by Emily Akin- What does fall mean to most people these days? Fall break! Time off from school and maybe a short vacation trip. It’s also the season for fall festivals, Halloween parties, Thanksgiving, and perhaps a chance to see the harvest moon. But fall also means harvest, the winding down of summer gardens and the final gathering in of major crops like corn, soybeans, hay, and cotton. Most of us forget to celebrate the harvest because we have no role in bringing in the crops. We just have to be on the lookout for farmers as they move their heavy equipment from field to field and maintain our patience if they slow us down. And, we may be bothered by the dust and chaff generated by those machines as it clouds the air and settles on our just-washed cars.
In the “olden days,” when I was growing up, we didn’t have fall break. We had two weeks off from school in September or October. It was called “cotton picking.” Many families raised cotton, and every available person was needed to harvest the crop by hand. Picking cotton was a fact of life for kids who lived on farms. Town kids might earn some spending money if they could find a farmer looking for pickers. The fields were full of people, cotton sacks hung over the shoulder, pulling the cotton out of the bolls. It was back-breaking work. They’d pick until the sack was full or they couldn’t pull the weight any more then take it to the wagon for weighing. Pickers were paid by the pound. Back then, a sure sign of fall was puffs of cotton that lined the sides of the roads where they had blown off the truck or wagon on the way to the gin. Now the cotton picking machines gather the cotton and bale it or pack it in modules that stay in the field until the gin is ready for it. Or perhaps the farmer will transport it to the gin lot where it will sit until it’s ginned.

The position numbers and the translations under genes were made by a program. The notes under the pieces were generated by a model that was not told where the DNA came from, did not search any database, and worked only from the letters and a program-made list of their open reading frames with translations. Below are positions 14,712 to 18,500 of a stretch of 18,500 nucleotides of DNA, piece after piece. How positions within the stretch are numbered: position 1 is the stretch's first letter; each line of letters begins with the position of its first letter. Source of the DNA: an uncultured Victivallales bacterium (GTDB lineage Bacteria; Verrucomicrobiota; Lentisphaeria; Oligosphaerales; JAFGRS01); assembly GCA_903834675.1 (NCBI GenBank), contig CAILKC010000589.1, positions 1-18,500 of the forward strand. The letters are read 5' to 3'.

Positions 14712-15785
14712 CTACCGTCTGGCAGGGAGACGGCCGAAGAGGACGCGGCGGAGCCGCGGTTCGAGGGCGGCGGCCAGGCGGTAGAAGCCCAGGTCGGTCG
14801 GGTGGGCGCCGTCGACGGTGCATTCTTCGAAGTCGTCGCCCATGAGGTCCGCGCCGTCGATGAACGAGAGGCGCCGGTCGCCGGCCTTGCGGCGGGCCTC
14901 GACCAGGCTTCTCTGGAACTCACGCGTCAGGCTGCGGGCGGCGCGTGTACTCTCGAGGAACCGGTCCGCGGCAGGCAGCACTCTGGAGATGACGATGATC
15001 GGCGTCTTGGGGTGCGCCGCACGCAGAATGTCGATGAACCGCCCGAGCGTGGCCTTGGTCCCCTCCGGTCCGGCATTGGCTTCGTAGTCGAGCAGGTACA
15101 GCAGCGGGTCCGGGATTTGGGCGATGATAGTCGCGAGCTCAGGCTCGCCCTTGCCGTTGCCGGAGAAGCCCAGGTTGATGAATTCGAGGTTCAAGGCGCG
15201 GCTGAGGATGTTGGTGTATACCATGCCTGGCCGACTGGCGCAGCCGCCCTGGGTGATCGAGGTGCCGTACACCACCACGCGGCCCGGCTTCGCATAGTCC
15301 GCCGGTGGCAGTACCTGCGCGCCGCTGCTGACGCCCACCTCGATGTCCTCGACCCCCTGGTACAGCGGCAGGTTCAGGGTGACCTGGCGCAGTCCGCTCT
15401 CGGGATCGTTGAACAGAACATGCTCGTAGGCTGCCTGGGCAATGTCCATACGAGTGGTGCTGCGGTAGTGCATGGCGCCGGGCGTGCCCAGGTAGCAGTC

Union City resident Jerry Cheatham recalls harvesting corn by hand. Some call it corn-husking. He grew up on a farm in the Elbridge-Obion area of Obion County. “You’d hold the ear at the base and twist it out of the shuck with the other hand, then toss it into the wagon that was moving alongside.” Even wearing gloves, pickers’ hands would be very sore after husking all day. “Even when we had got corn-picking equipment in the late 1940s or early 1950s, we still had to do outside rows by hand,” Cheatham said. In some states where they grow a lot of corn, farming communities still have corn-husking contests. To see how it’s done, see this video on YouTube: http://tinyurl.com/hffnl6a. Imagine how long it would take to harvest a whole field that way. Once the corn was husked, farmers then took the corn to a mill and paid to have it shelled off the cob. Or they could hand shell it by hand with a hand-cranked shelling device. This fall, in the Ken-Tenn area, we’ll see machinery harvesting immense fields in a matter of hours. The corn picker shells the corn, disposes of the shucks and cobs, and weighs the corn so that the farmer can take it to the elevator ready to sell. Some machines even calculate yield per acre.
Though we’re surrounded by large farms, very few local residents have first-hand experience with farming. We’ve never driven a tractor, plowed a field, milked a cow, herded livestock, or figured the cost on inputs for row crops. We are two or three generations removed from actual farming. In 1900, farmers made up 38 percent of the work force. Fast-forward to 1990, and the percentage had decreased to 2.6%. Tim Smith of Obion County Extension Service said less than one percent of the U. S. population is engaged in farming today. And about 17 percent of the population, including farmers, work in agriculture-related industries.
So fall is here. Let’s do all the things that make fall fun. Let’s also celebrate the harvest and appreciate the people who do the work of harvest for us. Be patient if you get caught behind a gigantic piece of farm equipment on the road. Pull over or around, and give the driver a wave. Overlook the grain spilled on the roadway on the way to the elevator. Our farmers do us all a great service, and there are so many more of us than there are of them. When Thanksgiving Day comes around, let’s give thanks for our food and for the people who produce it. And maybe even give thanks that you don’t have to grow food yourself unless you really want to.